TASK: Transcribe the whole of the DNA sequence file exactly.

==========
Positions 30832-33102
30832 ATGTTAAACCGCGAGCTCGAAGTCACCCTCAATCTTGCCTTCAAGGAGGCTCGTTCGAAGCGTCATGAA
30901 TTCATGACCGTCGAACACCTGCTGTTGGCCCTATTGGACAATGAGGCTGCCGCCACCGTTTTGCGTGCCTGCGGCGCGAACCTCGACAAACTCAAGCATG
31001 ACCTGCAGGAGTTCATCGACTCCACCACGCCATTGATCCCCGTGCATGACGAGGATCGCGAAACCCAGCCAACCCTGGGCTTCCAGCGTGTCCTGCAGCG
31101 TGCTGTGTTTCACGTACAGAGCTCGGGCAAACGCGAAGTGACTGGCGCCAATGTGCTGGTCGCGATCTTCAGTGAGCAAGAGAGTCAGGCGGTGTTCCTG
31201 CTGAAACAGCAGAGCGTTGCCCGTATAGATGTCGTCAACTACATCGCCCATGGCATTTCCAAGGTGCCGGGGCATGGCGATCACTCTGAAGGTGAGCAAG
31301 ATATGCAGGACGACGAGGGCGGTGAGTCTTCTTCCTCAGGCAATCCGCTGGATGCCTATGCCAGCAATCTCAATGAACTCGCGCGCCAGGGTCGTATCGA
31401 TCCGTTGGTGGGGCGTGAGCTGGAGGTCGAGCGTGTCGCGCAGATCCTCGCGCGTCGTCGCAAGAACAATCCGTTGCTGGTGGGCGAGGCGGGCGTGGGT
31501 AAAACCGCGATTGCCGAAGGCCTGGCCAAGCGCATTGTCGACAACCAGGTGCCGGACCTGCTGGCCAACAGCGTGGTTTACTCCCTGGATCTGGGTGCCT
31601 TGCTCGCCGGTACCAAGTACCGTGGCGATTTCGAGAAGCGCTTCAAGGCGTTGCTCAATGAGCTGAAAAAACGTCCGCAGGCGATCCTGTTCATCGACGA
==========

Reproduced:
Positions 30832-33102
30832 ATGTTAAACCGCGAGCTCGAAGTCACCCTCAATCTTGCCTTCAAGGAGGCTCGTTCGAAGCGTCATGAA
30901 TTCATGACCGTCGAACACCTGCTGTTGGCCCTATTGGACAATGAGGCTGCCGCCACCGTTTTGCGTGCCTGCGGCGCGAACCTCGACAAACTCAAGCATG
31001 ACCTGCAGGAGTTCATCGACTCCACCACGCCATTGATCCCCGTGCATGACGAGGATCGCGAAACCCAGCCAACCCTGGGCTTCCAGCGTGTCCTGCAGCG
31101 TGCTGTGTTTCACGTACAGAGCTCGGGCAAACGCGAAGTGACTGGCGCCAATGTGCTGGTCGCGATCTTCAGTGAGCAAGAGAGTCAGGCGGTGTTCCTG
31201 CTGAAACAGCAGAGCGTTGCCCGTATAGATGTCGTCAACTACATCGCCCATGGCATTTCCAAGGTGCCGGGGCATGGCGATCACTCTGAAGGTGAGCAAG
31301 ATATGCAGGACGACGAGGGCGGTGAGTCTTCTTCCTCAGGCAATCCGCTGGATGCCTATGCCAGCAATCTCAATGAACTCGCGCGCCAGGGTCGTATCGA
31401 TCCGTTGGTGGGGCGTGAGCTGGAGGTCGAGCGTGTCGCGCAGATCCTCGCGCGTCGTCGCAAGAACAATCCGTTGCTGGTGGGCGAGGCGGGCGTGGGT
31501 AAAACCGCGATTGCCGAAGGCCTGGCCAAGCGCATTGTCGACAACCAGGTGCCGGACCTGCTGGCCAACAGCGTGGTTTACTCCCTGGATCTGGGTGCCT
31601 TGCTCGCCGGTACCAAGTACCGTGGCGATTTCGAGAAGCGCTTCAAGGCGTTGCTCAATGAGCTGAAAAAACGTCCGCAGGCGATCCTGTTCATCGACGA